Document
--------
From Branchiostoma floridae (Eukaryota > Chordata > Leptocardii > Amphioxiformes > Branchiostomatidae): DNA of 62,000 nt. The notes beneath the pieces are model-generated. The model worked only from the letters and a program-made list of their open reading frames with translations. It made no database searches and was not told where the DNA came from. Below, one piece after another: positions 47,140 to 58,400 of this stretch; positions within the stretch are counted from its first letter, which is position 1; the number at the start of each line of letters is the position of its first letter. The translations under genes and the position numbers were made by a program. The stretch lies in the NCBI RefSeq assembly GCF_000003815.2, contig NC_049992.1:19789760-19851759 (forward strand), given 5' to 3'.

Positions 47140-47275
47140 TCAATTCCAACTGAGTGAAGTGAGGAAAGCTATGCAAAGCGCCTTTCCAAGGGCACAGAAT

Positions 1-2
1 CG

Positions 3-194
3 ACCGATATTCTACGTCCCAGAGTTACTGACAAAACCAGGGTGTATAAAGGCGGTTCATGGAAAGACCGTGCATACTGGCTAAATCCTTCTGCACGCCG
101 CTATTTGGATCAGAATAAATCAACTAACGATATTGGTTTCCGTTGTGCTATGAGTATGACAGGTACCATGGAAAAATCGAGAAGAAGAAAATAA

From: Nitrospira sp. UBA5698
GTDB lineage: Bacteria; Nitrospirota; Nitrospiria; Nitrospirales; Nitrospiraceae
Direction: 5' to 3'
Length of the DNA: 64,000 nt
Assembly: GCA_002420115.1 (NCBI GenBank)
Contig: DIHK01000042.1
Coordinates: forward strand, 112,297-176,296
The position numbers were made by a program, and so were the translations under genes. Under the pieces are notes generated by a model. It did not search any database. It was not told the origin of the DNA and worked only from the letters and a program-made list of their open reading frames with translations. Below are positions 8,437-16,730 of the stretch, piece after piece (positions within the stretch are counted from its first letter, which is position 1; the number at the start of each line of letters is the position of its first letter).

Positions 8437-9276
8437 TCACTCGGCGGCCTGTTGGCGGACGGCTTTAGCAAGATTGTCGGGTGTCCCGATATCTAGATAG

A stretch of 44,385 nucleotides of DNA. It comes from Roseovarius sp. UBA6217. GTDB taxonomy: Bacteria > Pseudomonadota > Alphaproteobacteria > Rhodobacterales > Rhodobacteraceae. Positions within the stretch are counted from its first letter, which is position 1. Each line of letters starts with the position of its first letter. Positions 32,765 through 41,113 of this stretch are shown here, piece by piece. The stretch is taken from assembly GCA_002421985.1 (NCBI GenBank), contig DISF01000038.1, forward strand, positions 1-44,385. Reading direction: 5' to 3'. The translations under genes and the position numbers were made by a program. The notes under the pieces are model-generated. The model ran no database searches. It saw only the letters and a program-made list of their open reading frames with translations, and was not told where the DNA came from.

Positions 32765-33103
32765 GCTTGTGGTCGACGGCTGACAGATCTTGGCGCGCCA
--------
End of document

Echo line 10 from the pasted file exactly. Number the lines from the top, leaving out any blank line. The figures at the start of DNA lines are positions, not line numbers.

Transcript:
GTDB lineage: Bacteria; Nitrospirota; Nitrospiria; Nitrospirales; Nitrospiraceae